And so, a prediction, and my heartfelt wish for you: as you get older, your self will diminish and you will grow in love. YOU will gradually be replaced by LOVE.  If you have kids, that will be a huge moment in your process of self-diminishment. You really won’t care what happens to YOU, as long as they benefit. That’s one reason your parents are so proud and happy today. One of their fondest dreams has come true: you have accomplished something difficult and tangible that has enlarged you as a person and will make your life better, from here on in, forever.

On Success “When young, we’re anxious – understandably – to find out if we’ve got what it takes. Can we succeed?  Can we build a viable life for ourselves?  But you – in particular you, of this generation – may have noticed a certain cyclical quality to ambition. You do well in high-school, in hopes of getting into a good college, so you can do well in the good college, in the hopes of getting a good job, so you can do well in the good job so you can….

And this is actually O.K. If we’re going to become kinder, that process has to include taking ourselves seriously – as doers, as accomplishers, as dreamers. We have to do that, to be our best selves.

Still, accomplishment is unreliable. “Succeeding,” whatever that might mean to you, is hard, and the need to do so constantly renews itself (success is like a mountain that keeps growing ahead of you as you hike it), and there’s the very real danger that “succeeding” will take up your whole life, while the big questions go untended.”

So having seen some really big mountains, my goal for the year is to take the “Be Kind” rule seriously and practice it with myself, with others, and prioritize the parts of my life that inspire and support me to model and practice kindness with students, knowing we need patience, understanding and lots of room for forgiveness as we journey through life together.

We look forward to seeing you soon; below are a few calendar dates and updates. We have two Community Events coming in October to help raise funding for the gym. Prabha Pacey and Friends' Musical Benefit Concert at PCC on October 19th and the MMS Golf Tournament (details being planned)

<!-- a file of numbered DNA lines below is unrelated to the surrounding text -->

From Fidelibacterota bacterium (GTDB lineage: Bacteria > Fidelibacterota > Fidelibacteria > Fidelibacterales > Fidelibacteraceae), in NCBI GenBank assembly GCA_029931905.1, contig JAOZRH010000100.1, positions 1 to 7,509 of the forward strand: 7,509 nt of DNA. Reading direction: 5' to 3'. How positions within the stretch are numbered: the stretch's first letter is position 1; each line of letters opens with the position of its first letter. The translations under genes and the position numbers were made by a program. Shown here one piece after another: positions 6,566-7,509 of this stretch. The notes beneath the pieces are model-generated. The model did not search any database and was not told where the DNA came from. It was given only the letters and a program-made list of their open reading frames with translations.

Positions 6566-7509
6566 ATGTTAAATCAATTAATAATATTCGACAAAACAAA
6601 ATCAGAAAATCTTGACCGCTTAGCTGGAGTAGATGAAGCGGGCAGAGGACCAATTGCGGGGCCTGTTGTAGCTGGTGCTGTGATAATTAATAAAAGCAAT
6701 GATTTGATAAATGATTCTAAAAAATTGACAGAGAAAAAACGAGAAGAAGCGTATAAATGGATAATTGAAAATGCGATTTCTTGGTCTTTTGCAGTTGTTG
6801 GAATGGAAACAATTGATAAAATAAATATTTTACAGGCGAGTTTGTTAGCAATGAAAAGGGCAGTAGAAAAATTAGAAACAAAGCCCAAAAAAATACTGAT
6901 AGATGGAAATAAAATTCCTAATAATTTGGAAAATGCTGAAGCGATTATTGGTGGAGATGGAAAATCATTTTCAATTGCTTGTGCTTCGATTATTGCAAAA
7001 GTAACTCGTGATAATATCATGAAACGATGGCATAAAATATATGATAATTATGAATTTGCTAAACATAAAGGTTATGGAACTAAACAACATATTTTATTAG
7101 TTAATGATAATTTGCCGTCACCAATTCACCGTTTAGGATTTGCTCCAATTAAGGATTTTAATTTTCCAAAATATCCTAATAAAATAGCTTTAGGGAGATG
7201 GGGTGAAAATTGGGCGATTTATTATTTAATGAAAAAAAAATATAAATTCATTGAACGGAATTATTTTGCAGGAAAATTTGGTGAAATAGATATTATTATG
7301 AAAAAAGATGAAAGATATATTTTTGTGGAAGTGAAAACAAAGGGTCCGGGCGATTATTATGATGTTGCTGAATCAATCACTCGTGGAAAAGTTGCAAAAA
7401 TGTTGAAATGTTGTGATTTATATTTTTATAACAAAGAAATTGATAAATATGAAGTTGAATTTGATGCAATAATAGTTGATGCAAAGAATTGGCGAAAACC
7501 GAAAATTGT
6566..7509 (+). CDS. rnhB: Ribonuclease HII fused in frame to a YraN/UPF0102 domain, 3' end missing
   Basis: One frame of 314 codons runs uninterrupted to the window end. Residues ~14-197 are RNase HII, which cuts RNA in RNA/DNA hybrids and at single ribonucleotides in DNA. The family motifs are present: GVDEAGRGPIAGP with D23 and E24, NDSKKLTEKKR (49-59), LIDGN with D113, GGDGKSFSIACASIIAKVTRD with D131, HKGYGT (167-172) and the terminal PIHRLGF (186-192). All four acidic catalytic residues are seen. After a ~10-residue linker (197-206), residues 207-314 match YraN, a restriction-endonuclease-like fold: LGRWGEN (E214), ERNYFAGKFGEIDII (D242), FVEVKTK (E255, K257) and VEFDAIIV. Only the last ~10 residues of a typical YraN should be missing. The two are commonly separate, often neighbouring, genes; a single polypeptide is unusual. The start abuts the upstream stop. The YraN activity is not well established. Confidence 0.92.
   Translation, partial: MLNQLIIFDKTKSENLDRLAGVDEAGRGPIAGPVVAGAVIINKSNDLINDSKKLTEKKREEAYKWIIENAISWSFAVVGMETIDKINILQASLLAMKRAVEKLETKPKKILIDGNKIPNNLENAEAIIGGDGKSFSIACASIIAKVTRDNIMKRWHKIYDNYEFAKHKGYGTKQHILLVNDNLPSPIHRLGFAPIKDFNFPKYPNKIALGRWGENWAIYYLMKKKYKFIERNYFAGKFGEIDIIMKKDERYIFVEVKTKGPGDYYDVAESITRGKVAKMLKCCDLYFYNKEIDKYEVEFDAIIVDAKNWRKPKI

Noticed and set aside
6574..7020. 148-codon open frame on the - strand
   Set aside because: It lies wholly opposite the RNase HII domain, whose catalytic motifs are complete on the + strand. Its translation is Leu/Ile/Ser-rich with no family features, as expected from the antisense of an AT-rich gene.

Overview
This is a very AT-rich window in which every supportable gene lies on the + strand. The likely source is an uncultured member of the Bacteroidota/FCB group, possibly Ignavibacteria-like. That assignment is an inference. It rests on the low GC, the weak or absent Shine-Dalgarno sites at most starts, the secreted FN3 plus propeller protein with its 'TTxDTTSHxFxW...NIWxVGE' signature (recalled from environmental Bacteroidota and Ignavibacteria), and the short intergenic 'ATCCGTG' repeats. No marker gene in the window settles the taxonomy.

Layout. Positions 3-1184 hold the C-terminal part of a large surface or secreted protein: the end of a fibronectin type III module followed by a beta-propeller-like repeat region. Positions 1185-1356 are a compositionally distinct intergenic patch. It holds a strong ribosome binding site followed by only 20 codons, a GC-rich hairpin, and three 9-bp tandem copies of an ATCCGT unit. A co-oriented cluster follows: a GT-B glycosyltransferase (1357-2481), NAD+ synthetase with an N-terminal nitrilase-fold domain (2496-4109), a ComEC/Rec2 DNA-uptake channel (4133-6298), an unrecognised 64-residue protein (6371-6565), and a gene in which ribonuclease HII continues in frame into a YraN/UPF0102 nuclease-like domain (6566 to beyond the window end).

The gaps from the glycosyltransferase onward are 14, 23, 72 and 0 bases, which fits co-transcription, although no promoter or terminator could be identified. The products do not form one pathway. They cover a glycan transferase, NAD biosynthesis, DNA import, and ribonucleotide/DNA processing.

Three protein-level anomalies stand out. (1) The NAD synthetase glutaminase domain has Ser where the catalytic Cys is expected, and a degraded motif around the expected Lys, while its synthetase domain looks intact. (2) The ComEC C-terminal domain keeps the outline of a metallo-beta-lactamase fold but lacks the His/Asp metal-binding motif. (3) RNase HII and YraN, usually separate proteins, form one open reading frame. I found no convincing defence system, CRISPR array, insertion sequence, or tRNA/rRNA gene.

August 29, 6:00-7:30pm, Overnight Field Trip Program Overview @ the Courtside Bldg, for parents of grades 3, 4, 5

September 3, First day of school (except new preschoolers)

September 9, New preschoolers’ first day of school

September 11, County fair field trip for grades 2, 3, 4

September 25, 6:30-8:00pm Elementary Back-to-School Night @ classrooms (childcare by advanced reservation for grades 3 and up.)

September 28-29, Taste of Morgan Hill community outreach event (Parents are needed to staff a booth for MMS. If you are available for a two hour shift, please contact Pamela Blunden in the Advancement Office, ext 235)

Staffing Updates:
Please join us in welcoming Micha Scott as our new dance teacher for grades 1-5. Micha was became a professional dancer at age 18, joining the Garth Fagan Dance company. More recently she has choreographed for the Magic Apple Afterschool program and Mountain Elementary School. She is a dance instructor and artistic director for the Tannery World Dance and Cultural Center, and teaches modern dance at Dancenter in Soquel. Micha is also a guest lecturer in the UCSC Theater Arts Department’s “Introduction to Modern Dance”; and at Santa Clara University. Her previous experience includes lecturing at State University of New York, Brockport, and working on “Modern Dance 2.”

Micha is excited to work with MMS students – and we are so pleased to have such an accomplished dancer and choreographer join our staff!

Facilities Updates:
Much facilities maintenance is completed over the summer and the key improvements this year include: the preschool deck replacement, Courtside door, floor and window repair to the fourth grade classroom, and tenting the Courtside and Farmhouse annex for termites.

We hope you enjoy the rest of your summertime. Our Faculty Retreat begins August 19 in preparation for the new school year. Our curriculum focus for the Lower School this year is sharing, exploring and updating our reading and language arts program.

In kindness and peace,


Supriya McDonald, Head of the Lower School
August 2013